“You’re going to have to have the conversation where you can’t integrate with cloud at all, or you can’t integrate with data analytics, or you’ve failed to do cognitive system and your competitors are because RPG can’t support this stuff?” Kleyman says. “But just because it’s working doesn’t mean necessarily it’s bringing value back to the business.”

It’s easy for an executive to identify problems when servers are down, the application is throwing errors, and the day-to-day business is being impacted. It’s much harder for the executive to be able to identify the ways in which a legacy system could put hamper growth in the future.

“Honestly that’s one of the best approaches, when things aren’t on fire, to start asking some of these difficult questions,” Kleyman says. “It’s kind of like in a relationships. When everything’s going great, you don’t want to bring up any sore points. But realistically speaking, you don’t want to start arguing when everything’s wrong and you start bring up the pain points.”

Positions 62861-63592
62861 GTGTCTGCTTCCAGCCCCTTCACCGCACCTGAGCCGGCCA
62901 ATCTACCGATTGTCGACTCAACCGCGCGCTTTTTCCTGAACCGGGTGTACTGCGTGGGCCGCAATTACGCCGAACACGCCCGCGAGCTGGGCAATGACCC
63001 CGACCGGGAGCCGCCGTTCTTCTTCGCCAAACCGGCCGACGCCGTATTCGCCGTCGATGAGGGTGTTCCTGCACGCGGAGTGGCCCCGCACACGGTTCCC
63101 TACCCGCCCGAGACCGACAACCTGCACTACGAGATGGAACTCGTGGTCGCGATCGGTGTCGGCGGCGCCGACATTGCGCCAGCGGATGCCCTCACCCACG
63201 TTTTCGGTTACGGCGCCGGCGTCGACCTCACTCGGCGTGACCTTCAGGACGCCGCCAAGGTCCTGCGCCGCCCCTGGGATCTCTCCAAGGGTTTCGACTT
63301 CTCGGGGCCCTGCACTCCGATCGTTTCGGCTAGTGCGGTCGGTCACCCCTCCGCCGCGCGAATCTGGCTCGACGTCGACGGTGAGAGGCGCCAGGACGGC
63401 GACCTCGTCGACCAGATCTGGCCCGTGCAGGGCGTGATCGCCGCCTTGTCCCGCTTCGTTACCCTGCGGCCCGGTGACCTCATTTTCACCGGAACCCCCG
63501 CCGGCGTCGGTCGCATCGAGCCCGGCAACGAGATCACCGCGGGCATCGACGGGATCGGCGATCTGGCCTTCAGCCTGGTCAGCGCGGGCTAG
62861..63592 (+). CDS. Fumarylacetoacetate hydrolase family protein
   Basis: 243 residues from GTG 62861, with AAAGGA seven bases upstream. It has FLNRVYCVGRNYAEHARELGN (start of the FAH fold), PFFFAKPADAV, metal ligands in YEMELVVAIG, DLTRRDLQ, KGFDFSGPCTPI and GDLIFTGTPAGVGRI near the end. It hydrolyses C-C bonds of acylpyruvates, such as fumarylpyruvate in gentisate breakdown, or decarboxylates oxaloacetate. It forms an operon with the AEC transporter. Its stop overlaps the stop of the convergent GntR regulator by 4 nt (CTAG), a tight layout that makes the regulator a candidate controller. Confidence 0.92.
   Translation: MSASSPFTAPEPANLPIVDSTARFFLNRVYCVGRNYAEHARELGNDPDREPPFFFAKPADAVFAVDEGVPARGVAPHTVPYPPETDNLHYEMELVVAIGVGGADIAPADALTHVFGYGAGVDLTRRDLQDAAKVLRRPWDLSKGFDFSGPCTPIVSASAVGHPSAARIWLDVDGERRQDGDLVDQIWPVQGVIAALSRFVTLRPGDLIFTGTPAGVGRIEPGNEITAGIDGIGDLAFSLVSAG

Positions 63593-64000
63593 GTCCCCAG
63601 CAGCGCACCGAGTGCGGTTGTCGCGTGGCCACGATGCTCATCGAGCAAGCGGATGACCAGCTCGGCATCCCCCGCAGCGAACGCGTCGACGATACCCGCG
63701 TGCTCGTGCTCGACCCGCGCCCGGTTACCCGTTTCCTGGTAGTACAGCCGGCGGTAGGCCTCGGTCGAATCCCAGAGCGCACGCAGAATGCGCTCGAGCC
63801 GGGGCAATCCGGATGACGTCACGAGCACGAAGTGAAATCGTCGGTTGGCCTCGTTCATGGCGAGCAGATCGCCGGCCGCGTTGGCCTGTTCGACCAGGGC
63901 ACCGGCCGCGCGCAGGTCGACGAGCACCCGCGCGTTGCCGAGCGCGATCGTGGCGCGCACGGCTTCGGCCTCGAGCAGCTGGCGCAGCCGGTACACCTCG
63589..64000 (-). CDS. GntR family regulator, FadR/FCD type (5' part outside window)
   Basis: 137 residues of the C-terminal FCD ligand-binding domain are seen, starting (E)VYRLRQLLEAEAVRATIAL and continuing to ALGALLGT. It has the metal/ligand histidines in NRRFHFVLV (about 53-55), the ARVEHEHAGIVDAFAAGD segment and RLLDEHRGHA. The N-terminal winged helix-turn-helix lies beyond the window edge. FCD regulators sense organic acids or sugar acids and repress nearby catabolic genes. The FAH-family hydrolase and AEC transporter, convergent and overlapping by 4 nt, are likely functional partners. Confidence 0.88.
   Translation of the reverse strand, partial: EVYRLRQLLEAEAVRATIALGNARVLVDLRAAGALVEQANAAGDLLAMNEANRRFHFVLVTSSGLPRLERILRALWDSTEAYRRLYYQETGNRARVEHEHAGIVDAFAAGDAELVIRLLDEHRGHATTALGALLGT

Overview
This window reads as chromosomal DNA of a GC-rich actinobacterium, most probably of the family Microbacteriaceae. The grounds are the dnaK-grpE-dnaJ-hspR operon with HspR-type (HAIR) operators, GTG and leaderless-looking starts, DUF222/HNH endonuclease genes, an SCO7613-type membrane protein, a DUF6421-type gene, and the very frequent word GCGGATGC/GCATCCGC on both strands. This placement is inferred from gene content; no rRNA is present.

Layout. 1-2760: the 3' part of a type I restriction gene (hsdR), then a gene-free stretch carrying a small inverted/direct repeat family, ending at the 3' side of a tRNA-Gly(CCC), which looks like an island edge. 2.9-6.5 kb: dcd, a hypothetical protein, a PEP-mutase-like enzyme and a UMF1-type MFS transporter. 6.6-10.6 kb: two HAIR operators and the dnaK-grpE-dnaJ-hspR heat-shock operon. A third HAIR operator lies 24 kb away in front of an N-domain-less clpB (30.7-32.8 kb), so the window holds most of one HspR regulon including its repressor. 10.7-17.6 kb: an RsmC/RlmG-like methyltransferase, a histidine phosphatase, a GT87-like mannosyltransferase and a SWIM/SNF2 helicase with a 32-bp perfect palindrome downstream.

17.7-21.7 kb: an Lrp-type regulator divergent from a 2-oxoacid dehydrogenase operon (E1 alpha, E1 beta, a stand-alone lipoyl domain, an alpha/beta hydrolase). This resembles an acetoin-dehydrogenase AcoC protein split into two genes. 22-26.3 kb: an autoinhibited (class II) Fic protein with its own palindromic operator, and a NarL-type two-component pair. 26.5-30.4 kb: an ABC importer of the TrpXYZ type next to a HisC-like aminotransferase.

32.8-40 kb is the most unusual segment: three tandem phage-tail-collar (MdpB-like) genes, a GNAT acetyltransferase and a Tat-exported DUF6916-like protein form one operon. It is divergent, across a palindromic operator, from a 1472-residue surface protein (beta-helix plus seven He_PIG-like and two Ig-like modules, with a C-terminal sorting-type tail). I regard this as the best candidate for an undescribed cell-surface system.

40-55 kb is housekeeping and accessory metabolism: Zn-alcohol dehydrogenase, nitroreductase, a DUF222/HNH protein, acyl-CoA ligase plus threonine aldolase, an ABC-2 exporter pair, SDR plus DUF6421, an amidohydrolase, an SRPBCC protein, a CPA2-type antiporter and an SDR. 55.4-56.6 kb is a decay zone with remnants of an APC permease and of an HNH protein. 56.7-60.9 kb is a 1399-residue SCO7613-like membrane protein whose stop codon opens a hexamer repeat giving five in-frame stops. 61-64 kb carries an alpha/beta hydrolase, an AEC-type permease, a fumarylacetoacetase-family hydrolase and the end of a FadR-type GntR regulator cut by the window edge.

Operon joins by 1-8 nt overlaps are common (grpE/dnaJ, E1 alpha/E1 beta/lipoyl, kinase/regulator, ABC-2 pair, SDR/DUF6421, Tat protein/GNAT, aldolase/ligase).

Source: Assessing IBM i’s Role In Digital Transformation

Link: The Fast and Slow of Design

On the top layer there is rapid change. On the bottom, change happens at a glacial pace. It’s this combination of everything, from seconds at the top, to millennia at the bottom, that give resilience to the system.

And:

A key concept to this is that each layer has to respect the pace of another.

Source: The Fast and Slow of Design

Link: Oracle plans to end Java serialization, but that’s not the end of the story

‘Oracle’s chief architect, Mark Reinhold, shared his thoughts about Java’s serialization mechanism which he called a “horrible mistake” and a virtually endless source of security vulnerabilities. This is evident in nearly half of the vulnerabilities that have been patched in the JDK in the last 2 years are related to serialization. Serialization security issues have also plagued almost every software vendor including Apache, Oracle, Pivotal, Cisco, McAfee, HP, Adobe, VMWare, Samsung, and others.’
Original source: Oracle plans to end Java serialization, but that’s not the end of the story

Link: Toxic Technology: the growing legacy threat

“The UK Government Digital Service recently wrote about how they understand legacy and suggested a number of factors that contribute to technology being considered legacy: being poorly supported, hard to update, poorly documented, non-compliant or inefficient. The range of breadth of these negative characteristics runs counter to an often passive view of legacy: stable historic technology that is intended to be replaced. Organisations should begin to think of this technology as toxic: actively harmful to the health of the organisation.”
Original source: Toxic Technology: the growing legacy threat

Link: IBM Drops Cloud Management Platform Onto Kubernetes